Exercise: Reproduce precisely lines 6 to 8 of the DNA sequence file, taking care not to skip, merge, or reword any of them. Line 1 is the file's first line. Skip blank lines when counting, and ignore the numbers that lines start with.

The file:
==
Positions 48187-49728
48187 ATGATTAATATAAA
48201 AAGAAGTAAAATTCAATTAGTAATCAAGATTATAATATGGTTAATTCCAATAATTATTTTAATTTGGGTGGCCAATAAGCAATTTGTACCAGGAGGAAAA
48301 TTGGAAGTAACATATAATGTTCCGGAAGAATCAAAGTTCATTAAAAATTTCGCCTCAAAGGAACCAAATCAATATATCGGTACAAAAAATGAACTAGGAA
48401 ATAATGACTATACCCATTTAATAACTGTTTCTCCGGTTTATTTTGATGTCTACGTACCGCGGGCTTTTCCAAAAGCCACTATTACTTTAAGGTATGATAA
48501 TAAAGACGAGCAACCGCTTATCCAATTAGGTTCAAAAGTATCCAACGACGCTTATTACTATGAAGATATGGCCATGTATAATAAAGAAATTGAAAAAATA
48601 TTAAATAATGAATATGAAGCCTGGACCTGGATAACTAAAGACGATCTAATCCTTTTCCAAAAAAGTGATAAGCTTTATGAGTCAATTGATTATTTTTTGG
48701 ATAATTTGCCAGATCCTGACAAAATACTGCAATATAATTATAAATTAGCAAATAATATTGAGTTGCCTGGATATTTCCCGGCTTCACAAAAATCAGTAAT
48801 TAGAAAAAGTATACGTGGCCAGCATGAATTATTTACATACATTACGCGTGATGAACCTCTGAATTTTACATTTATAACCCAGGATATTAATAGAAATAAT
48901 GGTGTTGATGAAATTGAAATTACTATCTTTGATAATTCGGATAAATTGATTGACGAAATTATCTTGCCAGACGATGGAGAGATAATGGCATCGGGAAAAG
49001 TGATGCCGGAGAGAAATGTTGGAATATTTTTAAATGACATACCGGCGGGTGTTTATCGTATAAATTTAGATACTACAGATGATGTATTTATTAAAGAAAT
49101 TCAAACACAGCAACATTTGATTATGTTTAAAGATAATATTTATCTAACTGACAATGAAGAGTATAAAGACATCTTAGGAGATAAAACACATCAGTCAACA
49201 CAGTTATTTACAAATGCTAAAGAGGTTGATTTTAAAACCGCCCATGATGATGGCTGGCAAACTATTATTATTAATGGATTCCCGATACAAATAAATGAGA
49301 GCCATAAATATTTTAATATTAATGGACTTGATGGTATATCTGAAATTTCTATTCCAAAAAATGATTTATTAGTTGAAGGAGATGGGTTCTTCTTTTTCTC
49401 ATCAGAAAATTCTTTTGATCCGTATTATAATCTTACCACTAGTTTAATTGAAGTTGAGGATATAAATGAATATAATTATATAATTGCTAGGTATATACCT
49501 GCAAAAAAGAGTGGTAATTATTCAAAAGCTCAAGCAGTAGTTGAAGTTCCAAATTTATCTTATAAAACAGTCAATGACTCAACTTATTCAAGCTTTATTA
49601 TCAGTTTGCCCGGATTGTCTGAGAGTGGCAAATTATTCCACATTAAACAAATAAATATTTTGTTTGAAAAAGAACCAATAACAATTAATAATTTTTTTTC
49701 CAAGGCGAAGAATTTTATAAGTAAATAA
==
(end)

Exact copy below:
48501 TAAAGACGAGCAACCGCTTATCCAATTAGGTTCAAAAGTATCCAACGACGCTTATTACTATGAAGATATGGCCATGTATAATAAAGAAATTGAAAAAATA
48601 TTAAATAATGAATATGAAGCCTGGACCTGGATAACTAAAGACGATCTAATCCTTTTCCAAAAAAGTGATAAGCTTTATGAGTCAATTGATTATTTTTTGG
48701 ATAATTTGCCAGATCCTGACAAAATACTGCAATATAATTATAAATTAGCAAATAATATTGAGTTGCCTGGATATTTCCCGGCTTCACAAAAATCAGTAAT